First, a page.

Oh how lovely it would be to be a Chelsea fan right now.
The winking, eye-poking, gawking, smirking, cursing, lean mean talking machine and George Clooney lookalike Jose Mourinho is back at the club. And with him, he brings the aura of a football manager unlike anyone else in the world. This is the Special One we're talking about — and while the stuff about Alex Ferguson's retirement and David Beckham's tears evoke sad emotion — this return is pure football romance.
Or, is it?
While Mourinho's return will certainly lift the Chelsea fan's spirit, deep down in the recesses of their brain, where the football-thinking takes place, they know that this is not a risk-free move. This, in fact, is a high-risk move. They know things are not the same since Mourinho left, they know that despite him not being at the helm, the endless managers whose names we've forgotten have still won trophies — and most importantly the team has changed.
However, one factor remains constant, and it casts a dark shadow over Mourinho's silhouette as he walks out of the tunnel next season — Roman Abramovich. And Mourinho selflessly puts his Chelsea legacy at stake in front of the whims of the Chelsea owner.
Here are a few things that will test Mourinho's expertise as a manger, and if there's one person who can adapt, it's him.
Frank Lampard, Ashley Cole, John Terry and Petr Cech are still at the club. Expect Michael Essien to return from his loan deal at Real Madrid, and that gives you half a team of former henchmen ready to die for you. However, it remains to be seen how much power these players retain in the dressing room. Most of them are older now.
Believe it or not, there is always a power-struggle in football teams. Football players are not above the basic socio-political human behaviour. With Mourinho's return, some players may be left disgruntled. For example, and purely as an example, Oscar may think: "Okay so Mourinho's here, does that mean Lampard gets the nod ahead of me regularly?"
But it will also have a galvanising effect on the team. Mourinho is said to sing songs and play poker with his team — and there will be no language barrier. The guy knows Spanish, Italian, Portuguese, English and who knows... maybe Russian?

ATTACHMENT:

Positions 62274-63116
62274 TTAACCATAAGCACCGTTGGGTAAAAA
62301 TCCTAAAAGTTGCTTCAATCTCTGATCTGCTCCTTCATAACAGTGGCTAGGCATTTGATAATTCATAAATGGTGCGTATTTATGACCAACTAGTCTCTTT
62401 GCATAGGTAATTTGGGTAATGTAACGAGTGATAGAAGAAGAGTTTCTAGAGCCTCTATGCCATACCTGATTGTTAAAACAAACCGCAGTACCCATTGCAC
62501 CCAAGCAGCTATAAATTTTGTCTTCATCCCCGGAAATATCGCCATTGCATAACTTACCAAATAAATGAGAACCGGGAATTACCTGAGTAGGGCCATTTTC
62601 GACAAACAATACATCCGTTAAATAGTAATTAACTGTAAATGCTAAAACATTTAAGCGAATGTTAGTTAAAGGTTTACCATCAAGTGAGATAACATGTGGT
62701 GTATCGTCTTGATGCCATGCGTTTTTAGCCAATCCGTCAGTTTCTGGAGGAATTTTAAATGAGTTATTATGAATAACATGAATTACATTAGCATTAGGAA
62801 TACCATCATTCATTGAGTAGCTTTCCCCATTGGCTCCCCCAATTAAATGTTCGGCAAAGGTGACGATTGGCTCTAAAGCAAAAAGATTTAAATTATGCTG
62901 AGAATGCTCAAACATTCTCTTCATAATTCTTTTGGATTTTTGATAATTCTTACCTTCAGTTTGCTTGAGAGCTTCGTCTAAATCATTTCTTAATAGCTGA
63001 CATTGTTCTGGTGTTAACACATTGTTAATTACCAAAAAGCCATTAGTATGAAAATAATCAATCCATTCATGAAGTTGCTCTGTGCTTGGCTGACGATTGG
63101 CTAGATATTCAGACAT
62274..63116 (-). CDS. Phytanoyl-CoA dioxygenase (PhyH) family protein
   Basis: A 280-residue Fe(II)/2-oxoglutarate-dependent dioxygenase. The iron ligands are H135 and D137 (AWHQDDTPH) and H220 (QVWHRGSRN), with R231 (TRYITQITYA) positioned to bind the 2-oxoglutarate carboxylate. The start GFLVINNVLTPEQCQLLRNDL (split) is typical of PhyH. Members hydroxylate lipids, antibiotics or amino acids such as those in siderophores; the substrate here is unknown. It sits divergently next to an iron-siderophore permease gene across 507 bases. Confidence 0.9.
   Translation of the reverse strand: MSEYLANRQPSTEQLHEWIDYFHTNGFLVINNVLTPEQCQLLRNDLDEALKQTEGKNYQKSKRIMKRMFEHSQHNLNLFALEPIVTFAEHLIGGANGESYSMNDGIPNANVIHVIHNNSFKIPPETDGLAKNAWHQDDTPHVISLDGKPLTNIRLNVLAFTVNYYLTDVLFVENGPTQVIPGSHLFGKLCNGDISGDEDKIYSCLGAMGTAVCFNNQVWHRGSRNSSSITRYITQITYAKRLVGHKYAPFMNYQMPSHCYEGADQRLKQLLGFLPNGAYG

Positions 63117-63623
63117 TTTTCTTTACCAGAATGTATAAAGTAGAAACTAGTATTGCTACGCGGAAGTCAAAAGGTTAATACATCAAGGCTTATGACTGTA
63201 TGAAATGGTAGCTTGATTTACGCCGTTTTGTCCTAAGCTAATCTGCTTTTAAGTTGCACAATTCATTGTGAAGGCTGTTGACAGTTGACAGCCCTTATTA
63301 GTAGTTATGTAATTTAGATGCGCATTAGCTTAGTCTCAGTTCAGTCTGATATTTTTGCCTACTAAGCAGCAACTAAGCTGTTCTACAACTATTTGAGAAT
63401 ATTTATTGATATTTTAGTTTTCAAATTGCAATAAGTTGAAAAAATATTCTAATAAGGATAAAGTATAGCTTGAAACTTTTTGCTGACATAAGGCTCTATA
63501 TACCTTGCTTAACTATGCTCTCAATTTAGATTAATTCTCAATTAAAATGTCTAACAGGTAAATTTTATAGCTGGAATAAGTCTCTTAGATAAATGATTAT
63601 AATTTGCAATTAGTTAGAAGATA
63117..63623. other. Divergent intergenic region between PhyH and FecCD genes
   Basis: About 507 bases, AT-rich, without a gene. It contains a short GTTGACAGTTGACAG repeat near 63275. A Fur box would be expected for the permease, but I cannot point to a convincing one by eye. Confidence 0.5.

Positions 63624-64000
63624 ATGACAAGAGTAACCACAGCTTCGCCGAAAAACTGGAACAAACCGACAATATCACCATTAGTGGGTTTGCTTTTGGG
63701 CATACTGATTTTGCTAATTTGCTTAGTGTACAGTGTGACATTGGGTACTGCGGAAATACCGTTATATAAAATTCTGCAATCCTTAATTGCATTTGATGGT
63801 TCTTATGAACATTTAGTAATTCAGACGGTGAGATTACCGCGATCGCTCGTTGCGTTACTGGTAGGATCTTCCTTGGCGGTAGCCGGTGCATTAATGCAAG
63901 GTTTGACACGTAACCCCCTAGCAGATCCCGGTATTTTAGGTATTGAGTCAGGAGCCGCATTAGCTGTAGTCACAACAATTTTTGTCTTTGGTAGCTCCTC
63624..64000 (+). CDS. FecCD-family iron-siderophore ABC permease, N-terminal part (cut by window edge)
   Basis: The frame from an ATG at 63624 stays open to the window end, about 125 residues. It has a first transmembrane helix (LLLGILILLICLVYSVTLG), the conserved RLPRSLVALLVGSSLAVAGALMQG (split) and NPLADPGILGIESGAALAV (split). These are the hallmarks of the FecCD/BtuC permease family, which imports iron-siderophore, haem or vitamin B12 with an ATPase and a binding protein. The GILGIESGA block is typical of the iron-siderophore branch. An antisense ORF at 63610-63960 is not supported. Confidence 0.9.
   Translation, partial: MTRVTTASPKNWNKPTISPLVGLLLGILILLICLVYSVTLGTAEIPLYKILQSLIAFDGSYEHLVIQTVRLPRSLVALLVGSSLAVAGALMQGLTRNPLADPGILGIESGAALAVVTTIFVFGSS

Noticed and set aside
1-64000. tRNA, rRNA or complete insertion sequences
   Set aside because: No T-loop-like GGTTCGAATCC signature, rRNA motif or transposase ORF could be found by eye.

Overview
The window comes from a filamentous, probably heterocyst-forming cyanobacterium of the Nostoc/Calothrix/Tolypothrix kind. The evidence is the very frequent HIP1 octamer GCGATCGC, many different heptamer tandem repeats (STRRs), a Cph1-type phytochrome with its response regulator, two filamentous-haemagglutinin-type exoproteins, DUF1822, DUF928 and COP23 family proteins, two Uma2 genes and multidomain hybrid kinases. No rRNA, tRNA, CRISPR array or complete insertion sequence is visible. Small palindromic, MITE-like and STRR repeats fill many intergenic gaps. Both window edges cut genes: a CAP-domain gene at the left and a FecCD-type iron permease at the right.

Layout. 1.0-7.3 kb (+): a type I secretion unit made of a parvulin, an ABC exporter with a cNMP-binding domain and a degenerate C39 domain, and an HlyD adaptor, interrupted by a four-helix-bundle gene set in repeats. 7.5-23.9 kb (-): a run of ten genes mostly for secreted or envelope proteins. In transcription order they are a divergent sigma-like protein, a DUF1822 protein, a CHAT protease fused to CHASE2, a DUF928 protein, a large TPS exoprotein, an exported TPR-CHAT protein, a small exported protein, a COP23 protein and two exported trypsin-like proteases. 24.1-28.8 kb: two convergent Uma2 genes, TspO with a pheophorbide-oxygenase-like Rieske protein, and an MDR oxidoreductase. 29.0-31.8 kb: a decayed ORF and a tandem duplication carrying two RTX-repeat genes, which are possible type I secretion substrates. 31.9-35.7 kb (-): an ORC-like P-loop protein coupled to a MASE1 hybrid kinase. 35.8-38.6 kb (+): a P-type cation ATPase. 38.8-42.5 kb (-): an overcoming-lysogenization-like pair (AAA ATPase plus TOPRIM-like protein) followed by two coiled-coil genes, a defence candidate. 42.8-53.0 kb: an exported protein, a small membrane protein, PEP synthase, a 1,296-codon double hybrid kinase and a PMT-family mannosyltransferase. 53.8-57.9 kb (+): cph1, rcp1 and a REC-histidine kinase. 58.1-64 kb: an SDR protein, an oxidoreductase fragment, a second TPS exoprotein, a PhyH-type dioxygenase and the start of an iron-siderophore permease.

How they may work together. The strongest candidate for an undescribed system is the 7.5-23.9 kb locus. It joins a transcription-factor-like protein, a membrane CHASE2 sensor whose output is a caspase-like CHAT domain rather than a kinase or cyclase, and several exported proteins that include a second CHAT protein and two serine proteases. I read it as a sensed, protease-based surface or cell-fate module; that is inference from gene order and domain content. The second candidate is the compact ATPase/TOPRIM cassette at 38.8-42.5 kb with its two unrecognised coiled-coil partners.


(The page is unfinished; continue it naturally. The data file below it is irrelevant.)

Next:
"I believe we will have five or six teams that are very very strong. In my time here from 2004 it was more about us, Manchester United and Arsenal and after that there was a gap to the other teams. At this moment you can put a group of five or six teams aspiring to reach a Champions League spot and with more ambition to win the Premier League," roared Mourinho, louder than the lion that looks like it's desperately trying to get out of Chelsea's club crest.
Now this... this... this... boring conundrum that no one is sure affects results or not.
When Mourinho left the club, Chelsea were known to be the defensive stalwarts of the game. Defend and hit them on the break! Defend, and make your home a fortress. Defend, and frustrate opponents without giving away a precious own goal. In fact, if you remember, Mourinho's departure sparked a search for a manager who would 'entertain' and play attractive football.
Now without going into the details of how beauty is in the eye of the beholder, it's simple to say that there is not a particular brand of attractive football. Our sports desk also differs on what attractive football is. One says Arsenal and Swansea, the other Tottenham Hotspur. The third, we guess, will say Liverpool — knowing his allegiances.
But Mourinho's brand at Chelsea was rugged — made to win, modelled on opponents and adjusted to situations. The questions will remain, though - given Chelsea's mighty midfield and how he will accommodate all that attacking talent. He hates adjusting and tinkering. So players will get disgruntled, tactics may become stale and forget about seeing Brazilian samba at Stamford Bridge.
Will Romelu Lukaku come back from West Bromwich to play Didier Drogba's role? Will Fernando Torres remain at the club? Is Demba Ba up to the standards of former strikers Mourinho has managed? The guy sold Zlatan Ibrahimovic for God's sake!
And then, the tedious little tidbits: 4-4-2 or 4-3-3... 4-2-3-1 or 4-2-1-3? Or 9-0-1? Juan Mata or Eden Hazard? Oscar or Lampard? Gary Cahill or John Terry?
At Real Madrid, his team scored at least a hundred goals in three consecutive seasons. Chelsea have become an unbelievably attack-minded team, at least in the league (we all know there is only one way to beat Barcelona) — will Mourinho's arrival take them back a few steps?
THE MAN HIMSELF
He says he has matured. But Mourinho is like The Joker (in a good way). He says something, but you never know whether to believe him or not. Mourinho, in fact, has not changed too much. Come on Chelsea fans, you know it. He's the same guy — salt and pepper hair and evil grin.
He had problems at Inter Milan. He had problems at Real Madrid (Iker Casillas etc. comes to mind) and he's vocal, vociferously opinionated and his own king. Yes, there's no doubting that his journeys to Italy and Spain have made him a well-rounded and more successful manager, but Mourinho's claim that he has 'matured' was preceded by a simple message: "I have the same nature."
You know what, forget about everything. The fact that Mourinho's back is just phenomenal for the English Premier League.
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